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Authors: Xilin (Celine) Peng, Medical Student, University of Auckland, Auckland, New Zealand; Honorary Associate Professor Paul Jarrett, Dermatologist, Middlemore Hospital and Department of Medicine, The University of Auckland, Auckland, New Zealand. Copy edited by Gus Mitchell. January 2021.
Aloe vera, also called Aloe barbadensis, is a widely cultivated succulent perennial green plant that grows wild in hot, dry climates, such as Africa and around the Mediterranean. It is one of the over 500 members of the diverse Aloe genus in the family Xanthorrhoeaceae. However, not all Aloes have the same medicinal properties or applications as Aloe vera.
Plants of the Aloe genus
Aloe vera was a traditional medicine used in ancient cultures including by the Greeks, Chinese, Egyptians, Indians, and Romans. Currently, Aloe vera is used by the general public, traditional healers, and some health professionals for skin disorders.
Anecdotally, Aloe vera is used to treat a wide range of skin disorders because it is soothing, moisturising, and cooling to the skin. Uses include treating minor burns (including sunburn), minor skin irritations, acne, insect bites, abrasions, skin ageing, eczema (including napkin dermatitis), and psoriasis.
The Aloe vera leaf is large, thick, and fleshy, with a sharp tip and a spiky edge. It can be divided into two parts which are chemically distinct: the outer green part which contains the vascular bundles, and the inner gel.
The yellow exudate from around the vascular bundles tastes bitter and contains anthraquinones, the compounds that give Aloe vera its distinct aroma. The gel is 99% water and the remaining 1% is a range of dissolved compounds including water- and fat-soluble vitamins, minerals, enzymes, sugars (monosaccharides and polysaccharides), phenolic compounds, and organic acids.
Medicinal properties are claimed for both the outer and inner parts of the leaves. There are preparations of Aloe vera derived from whole leaf extracts, aloe juice from the yellow exudate (sap), and the inner, colourless, mucilaginous gel which has been used topically to treat a variety of skin conditions.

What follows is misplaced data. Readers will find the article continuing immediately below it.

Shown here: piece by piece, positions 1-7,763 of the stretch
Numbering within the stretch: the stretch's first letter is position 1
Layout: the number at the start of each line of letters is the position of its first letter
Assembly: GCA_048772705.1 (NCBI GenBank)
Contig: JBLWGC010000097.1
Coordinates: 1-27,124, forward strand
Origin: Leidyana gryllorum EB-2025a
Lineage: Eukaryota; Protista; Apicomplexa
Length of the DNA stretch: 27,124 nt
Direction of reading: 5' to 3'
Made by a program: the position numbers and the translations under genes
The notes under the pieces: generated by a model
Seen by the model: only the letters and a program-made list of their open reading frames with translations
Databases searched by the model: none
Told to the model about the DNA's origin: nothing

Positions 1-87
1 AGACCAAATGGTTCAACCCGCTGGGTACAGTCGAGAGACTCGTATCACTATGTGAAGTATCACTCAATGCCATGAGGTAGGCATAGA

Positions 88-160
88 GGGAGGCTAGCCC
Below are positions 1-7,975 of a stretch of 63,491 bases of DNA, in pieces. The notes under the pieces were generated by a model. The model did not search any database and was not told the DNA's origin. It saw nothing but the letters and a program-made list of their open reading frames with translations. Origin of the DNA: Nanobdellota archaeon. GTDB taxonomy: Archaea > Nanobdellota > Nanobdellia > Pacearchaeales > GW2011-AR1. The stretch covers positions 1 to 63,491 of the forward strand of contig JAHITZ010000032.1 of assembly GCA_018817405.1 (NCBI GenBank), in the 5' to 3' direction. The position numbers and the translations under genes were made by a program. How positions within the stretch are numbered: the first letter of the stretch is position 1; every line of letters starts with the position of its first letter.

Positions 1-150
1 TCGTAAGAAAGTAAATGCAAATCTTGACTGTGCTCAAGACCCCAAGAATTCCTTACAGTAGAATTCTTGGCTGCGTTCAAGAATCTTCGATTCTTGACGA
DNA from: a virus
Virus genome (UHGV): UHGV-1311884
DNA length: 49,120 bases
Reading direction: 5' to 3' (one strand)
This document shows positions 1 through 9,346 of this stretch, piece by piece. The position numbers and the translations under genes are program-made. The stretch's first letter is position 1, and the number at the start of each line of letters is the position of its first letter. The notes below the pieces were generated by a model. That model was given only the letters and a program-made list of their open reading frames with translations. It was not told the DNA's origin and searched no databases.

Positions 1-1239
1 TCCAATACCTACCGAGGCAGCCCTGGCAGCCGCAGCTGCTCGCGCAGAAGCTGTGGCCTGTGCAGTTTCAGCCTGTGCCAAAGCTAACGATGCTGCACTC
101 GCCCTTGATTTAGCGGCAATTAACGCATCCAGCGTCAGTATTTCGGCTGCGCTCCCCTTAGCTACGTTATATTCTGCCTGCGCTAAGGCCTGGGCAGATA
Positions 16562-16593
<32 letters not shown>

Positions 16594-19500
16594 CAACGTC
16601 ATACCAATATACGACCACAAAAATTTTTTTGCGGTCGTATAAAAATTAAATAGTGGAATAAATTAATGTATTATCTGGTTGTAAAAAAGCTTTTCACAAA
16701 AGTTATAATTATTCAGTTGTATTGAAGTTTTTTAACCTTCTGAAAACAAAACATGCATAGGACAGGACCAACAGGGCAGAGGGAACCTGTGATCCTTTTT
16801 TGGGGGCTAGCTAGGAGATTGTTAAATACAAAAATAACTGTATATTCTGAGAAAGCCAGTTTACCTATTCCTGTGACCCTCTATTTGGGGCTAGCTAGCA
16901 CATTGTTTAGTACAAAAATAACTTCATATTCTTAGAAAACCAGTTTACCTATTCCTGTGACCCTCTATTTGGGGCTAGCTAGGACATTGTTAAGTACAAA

The dermatological use of Aloe vera comes from ancient history. There are descriptions of its use during the reign of the Emperor Nero to alleviate skin irritation, sunburn, and acne. The Egyptian queens Cleopatra and Nefertiti used aloe as part of their daily skin care regime. It was used to embalm the dead because the antibacterial and antifungal properties delayed physical decomposition permitting physical and spiritual eternal life. Alexander the Great was thought to have used it to heal the war wounds of his soldiers and he took transportable carts of planted aloe on his campaigns.
Modern analysis of Aloe vera demonstrates a range of potential therapeutic effects including anti-microbial, anti-viral, anti-oxidant, anti-inflammatory, skin protection, and wound healing. There are more than 75 active ingredients in the gel and the effects may be a synergism of the different components rather than an individual chemical. Aloe vera probably exerts its effects on the skin from antioxidant and anti-inflammatory actions.
Although there are many potential benefits, the use of Aloe vera in conventional medicine has not been thoroughly established.
Aloe vera gel is used in the food industry as an ingredient in gel-containing drinks and dietary supplements. In the cosmetic industry, the gel is used as a base for creams, lotions, soaps, shampoos, and facial cleaners.
Aloe vera gel is also used in the pharmaceutical sector for topical ointments and gels, and the production of tablets and capsules. Aloe vera gel and leaf extract may be useful in medication delivery, for example in sustained release tablets.
There are many purported dermatological uses for Aloe vera. The current evidence reviewed and summarised by the Cochrane Collaboration is as follows.
Allergy to Aloe vera gel and allergy to plants in the Liliaceae family which are part of the Aloe vera group, for example lilies and tulips.
The sap is used as a stimulant laxative, and therefore care is needed with co-existing gastrointestinal disorders. It should not be used in young children and during pregnancy or lactation. There are a number of possible interactions with prescribed medications.
New Zealand approved datasheets are the official source of information for prescription medicines, including approved uses and risk information. Check the individual New Zealand datasheet on the Medsafe website.
If you are not based in New Zealand, we suggest you refer to your national drug approval agency for further information about medicines (eg, the Australian Therapeutic Goods Administration and the US Food and Drug Administration) or a national or state-approved formulary (eg, the New Zealand Formulary and New Zealand Formulary for Children and the British National Formulary and British National Formulary for Children).
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